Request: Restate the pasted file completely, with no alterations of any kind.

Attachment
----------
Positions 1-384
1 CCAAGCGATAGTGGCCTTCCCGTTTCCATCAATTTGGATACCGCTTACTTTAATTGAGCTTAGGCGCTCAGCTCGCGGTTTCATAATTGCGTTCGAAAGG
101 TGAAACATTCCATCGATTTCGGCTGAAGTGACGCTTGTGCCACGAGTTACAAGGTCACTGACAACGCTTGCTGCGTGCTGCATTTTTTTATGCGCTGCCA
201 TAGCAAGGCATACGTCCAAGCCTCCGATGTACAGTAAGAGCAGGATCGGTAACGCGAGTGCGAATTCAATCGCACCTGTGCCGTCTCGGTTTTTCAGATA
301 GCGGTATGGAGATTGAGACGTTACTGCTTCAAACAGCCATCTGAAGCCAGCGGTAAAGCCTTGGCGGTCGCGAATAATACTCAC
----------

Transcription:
Positions 1-384
1 CCAAGCGATAGTGGCCTTCCCGTTTCCATCAATTTGGATACCGCTTACTTTAATTGAGCTTAGGCGCTCAGCTCGCGGTTTCATAATTGCGTTCGAAAGG
101 TGAAACATTCCATCGATTTCGGCTGAAGTGACGCTTGTGCCACGAGTTACAAGGTCACTGACAACGCTTGCTGCGTGCTGCATTTTTTTATGCGCTGCCA
201 TAGCAAGGCATACGTCCAAGCCTCCGATGTACAGTAAGAGCAGGATCGGTAACGCGAGTGCGAATTCAATCGCACCTGTGCCGTCTCGGTTTTTCAGATA
301 GCGGTATGGAGATTGAGACGTTACTGCTTCAAACAGCCATCTGAAGCCAGCGGTAAAGCCTTGGCGGTCGCGAATAATACTCAC